In reality, Canada hasn’t performed much better. It has had an easier path: the country was settled mainly by white Europeans who generally could identify with one another, which perhaps made it easier to build a welfare state after the second world war and adopt universal healthcare. Those with whom it could not identify (First Nations) have mostly been excluded from its social safety net. First Nations were made up of 600 tribes scattered across the country, mainly in the north and at the periphery—virtually powerless, without a voice, and easily ignored. In a sense, our failure is worse than the US’s because our core values were based on equity and fair play—we should have known better.
Against this dismal background, Trudeau represents a bright light. For one thing, he is not Stephen Harper who diminished Canada’s international reputation over a 10 year period (and for another, he is not Donald Trump, who’s doing the same for the US in a fraction of the time). He has reached a “health accord” with provinces, an important first step to meeting some of the country’s health delivery challenges; and he has begun to invest in the social determinants of health in First Nations communities along the lines suggested by Michael Marmot—community development, education, water and sanitation, and healthcare services. His ministers too have begun to address the horrors of the thousands of murdered and missing aboriginal women and girls and the legacy of the residential school system. However, whether he meets his commitments and delivers on promises will need to be carefully monitored.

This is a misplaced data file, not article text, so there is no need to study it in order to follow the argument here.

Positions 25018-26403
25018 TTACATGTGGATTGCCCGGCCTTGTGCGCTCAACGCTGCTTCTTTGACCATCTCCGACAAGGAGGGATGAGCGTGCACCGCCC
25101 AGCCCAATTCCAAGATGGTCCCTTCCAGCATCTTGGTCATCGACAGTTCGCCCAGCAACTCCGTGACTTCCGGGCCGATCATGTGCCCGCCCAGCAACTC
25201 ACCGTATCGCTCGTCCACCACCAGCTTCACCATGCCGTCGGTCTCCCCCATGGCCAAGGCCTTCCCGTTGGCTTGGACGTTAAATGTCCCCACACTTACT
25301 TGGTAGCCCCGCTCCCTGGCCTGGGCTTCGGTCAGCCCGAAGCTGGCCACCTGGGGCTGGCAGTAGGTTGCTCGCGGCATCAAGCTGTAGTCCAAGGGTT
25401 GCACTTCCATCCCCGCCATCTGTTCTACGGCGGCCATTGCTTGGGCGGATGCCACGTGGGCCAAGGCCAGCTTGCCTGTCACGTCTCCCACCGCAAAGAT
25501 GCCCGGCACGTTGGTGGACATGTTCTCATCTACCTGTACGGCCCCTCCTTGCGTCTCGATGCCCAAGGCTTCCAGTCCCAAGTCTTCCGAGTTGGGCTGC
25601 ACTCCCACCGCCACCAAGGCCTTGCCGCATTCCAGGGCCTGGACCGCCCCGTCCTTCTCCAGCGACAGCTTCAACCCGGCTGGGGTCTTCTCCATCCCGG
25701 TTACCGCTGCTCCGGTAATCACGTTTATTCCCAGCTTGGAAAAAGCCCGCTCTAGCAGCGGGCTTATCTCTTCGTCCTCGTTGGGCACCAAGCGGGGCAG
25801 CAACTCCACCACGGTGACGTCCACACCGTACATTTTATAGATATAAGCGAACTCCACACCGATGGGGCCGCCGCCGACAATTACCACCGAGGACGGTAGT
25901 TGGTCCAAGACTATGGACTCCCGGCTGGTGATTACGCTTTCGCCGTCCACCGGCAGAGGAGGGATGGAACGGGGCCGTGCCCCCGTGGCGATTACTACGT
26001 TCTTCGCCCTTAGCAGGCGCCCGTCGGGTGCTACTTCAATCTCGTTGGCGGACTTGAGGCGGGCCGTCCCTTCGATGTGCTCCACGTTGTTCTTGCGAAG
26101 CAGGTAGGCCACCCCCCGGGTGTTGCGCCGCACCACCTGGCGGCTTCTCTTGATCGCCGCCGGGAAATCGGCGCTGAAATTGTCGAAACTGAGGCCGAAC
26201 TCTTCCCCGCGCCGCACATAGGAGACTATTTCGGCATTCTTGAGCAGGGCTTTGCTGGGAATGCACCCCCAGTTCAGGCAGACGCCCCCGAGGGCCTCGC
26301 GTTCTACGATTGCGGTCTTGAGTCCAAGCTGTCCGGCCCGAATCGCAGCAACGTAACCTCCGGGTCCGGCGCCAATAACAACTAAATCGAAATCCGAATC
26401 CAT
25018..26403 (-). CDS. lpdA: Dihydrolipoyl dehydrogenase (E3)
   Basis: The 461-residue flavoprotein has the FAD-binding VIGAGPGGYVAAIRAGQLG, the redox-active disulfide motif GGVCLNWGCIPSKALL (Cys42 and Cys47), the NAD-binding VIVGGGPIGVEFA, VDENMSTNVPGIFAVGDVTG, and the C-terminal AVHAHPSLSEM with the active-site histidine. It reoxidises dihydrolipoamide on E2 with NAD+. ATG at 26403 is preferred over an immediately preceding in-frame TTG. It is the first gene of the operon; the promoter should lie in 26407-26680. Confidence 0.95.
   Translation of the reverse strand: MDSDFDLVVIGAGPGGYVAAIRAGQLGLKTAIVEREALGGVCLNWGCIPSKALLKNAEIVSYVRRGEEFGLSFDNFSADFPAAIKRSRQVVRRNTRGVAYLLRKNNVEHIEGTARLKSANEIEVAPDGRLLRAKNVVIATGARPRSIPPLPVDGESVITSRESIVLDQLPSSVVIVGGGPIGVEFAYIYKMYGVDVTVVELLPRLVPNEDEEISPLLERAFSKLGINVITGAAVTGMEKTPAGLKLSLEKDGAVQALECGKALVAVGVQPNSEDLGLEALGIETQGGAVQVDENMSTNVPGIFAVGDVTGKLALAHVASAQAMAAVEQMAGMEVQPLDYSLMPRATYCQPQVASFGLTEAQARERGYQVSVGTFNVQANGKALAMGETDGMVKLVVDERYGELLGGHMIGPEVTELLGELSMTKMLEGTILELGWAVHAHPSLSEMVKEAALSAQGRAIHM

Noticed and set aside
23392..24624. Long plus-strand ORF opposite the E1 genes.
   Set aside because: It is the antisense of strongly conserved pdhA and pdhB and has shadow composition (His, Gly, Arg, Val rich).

Dr Chris Simms teaches at Dalhousie University, School of Health Administration, Halifax, Canada; he spent many years living and working in Africa’s health sector.
Competing interests: None declared.